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Google's cloud business gets quantum push

Quantum systems push the boundaries of how atoms and other tiny particles work

Mark Bergen | Bloomberg 

smartphone, IoT, AI, artificial intelligence, quantum

For years, has poured time and money into one of the most ambitious dreams of modern technology: Building a working computer. Now the company is thinking of ways to turn the project into a

Alphabet’s has offered science labs and researchers early access to its machines over the internet in recent months. The goal is to spur development of tools and applications for the technology, and ultimately turn it into a faster, more powerful cloud-computing service, according to people pitched on the plan.

A presentation slide details the company’s hardware, including a new lab it calls an "Embryonic data center." Another slide on the software displays information about ProjectQ, an open-source effort to get developers to write code for computers.

"They’re pretty open that they’re building hardware and they would, at some point in the future, make it a cloud service," said Peter McMahon, a computing researcher at Stanford University. These systems push the boundaries of how and other tiny particles work to solve problems that traditional computers can’t handle. The is still emerging from a long research phase, and its capabilities are hotly debated. Still, Google’s nascent efforts to commercialise it, and similar steps by Machines, are opening a new phase of competition in the fast-growing cloud market.

Jonathan DuBois, a scientist at Lawrence Livermore National Laboratory, said staff have been clear about plans to open up the machinery through its cloud service and have pledged that government and academic researchers would get free access. 

Providing early and free access to specialised hardware to ignite interest fits with Google’s long-term strategy to expand its cloud In May, the company introduced a chip, called Cloud TPU, that it will rent out to cloud customers as a paid service. In addition, a select number of academic researchers are getting access to the chips at no cost.

While traditional computers process bits of information as 1s or zeros, machines rely on "qubits" that can be a 1, a zero, or a state somewhere in between at any moment.

It’s still unclear whether this works better than existing supercomputers. And the doesn’t support commercial activity yet.

Still, and a growing number of other think it will transform computing by processing some important tasks millions of times faster. SoftBank Group Corp.’s giant new Vision fund is scouting for investments in this area, and IBM and Microsoft Corp. have been working on it for years, along with startup D-Wave Systems Inc.

In 2014, unveiled an effort to develop its own computers. Earlier this year, it said the system would prove its "supremacy" -- a theoretical test to perform on par, or better than, existing supercomputers -- by the end of 2017. One of the presentation slides viewed by Bloomberg repeated this prediction.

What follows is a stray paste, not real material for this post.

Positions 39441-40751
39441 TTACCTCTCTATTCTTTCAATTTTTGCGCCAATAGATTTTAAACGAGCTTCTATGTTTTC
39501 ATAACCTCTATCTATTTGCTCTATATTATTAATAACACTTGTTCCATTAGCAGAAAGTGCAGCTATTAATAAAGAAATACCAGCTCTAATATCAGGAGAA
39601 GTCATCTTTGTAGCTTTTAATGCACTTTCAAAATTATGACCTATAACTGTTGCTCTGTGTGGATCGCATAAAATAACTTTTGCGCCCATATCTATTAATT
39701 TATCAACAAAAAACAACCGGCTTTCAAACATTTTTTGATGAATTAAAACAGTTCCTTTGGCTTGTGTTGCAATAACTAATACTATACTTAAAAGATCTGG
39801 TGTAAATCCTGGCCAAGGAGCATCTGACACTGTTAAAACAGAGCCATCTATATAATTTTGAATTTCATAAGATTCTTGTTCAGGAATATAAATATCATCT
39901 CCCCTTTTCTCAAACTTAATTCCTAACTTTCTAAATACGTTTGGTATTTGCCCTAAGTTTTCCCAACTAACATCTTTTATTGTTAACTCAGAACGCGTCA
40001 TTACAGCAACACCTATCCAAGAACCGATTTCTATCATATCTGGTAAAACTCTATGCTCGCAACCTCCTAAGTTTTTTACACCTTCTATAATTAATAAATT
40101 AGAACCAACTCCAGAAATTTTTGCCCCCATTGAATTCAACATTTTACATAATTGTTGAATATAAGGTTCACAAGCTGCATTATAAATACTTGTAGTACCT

computers are bulky beasts that require special care, such as deep refrigeration, so they’re more likely to be rented over the internet than bought and put in companies’ own data centers. If the machines end up being considerably faster, that would be a major competitive advantage for a cloud service. rents storage by the minute. In theory, machines would trim computing times drastically, giving a cloud service a huge effective price cut. Google’s cloud offerings currently trail those of Inc. and Microsoft.

Earlier this year, IBM’s cloud began offering access to computers. In May, it added a 17 qubit prototype processor to the still-experimental service. has said it is producing a machine with 49 qubits, although it’s unclear whether this is the computer being offered over the internet to outside users.

Experts see that benchmark as more theoretical than practical. "You could do some reasonably-sized damage with that -- if it fell over and landed on your foot," said Seth Lloyd, a professor at the Massachusetts Institute of Useful applications, he argued, will arrive when a system has more than 100 qubits. 

Yet Lloyd credits for stirring broader interest. Now, there are startups "popping up like mushrooms," he said.

One is Rigetti Computing, which has netted more than $69 million from investors to create the equipment and software for a computer. That includes a "Forest" cloud service, released in June, that lets experiment with its nascent machinery.

Founder Chad Rigetti sees the becoming as hot as AI is now, but he won’t put a timeline on that. "This industry is very much in its infancy," he said. "No one has built a computer that works."

The hope in the field is that functioning computers, if they arrive, will have a variety of uses such as improving solar panels, drug discovery or even fertilizer development. Right now, the only algorithms that run on them are good for chemistry simulations, according to Robin Blume-Kohout, a technical staffer at Sandia National Laboratories, which evaluates hardware.

A separate branch of theoretical computing involves cryptography -- ways of transferring data with much better security than current machines. MIT’s Lloyd discussed these theories with founders Larry Page and Sergey Brin more than a decade ago at a conference. The pair were fascinated and the professor recalls detailing a way to apply cryptography so people could do a search without revealing the query to the company.

A few years later, when Lloyd ran into Page and Brin again, he said he pitched them on the idea. After checking with the side of Google, the founders said they weren’t interested because the company’s ad-serving systems relied on knowing what searches people do, Lloyd said. "Now, seven or eight years down the line, maybe they’d be a bit more receptive," he added.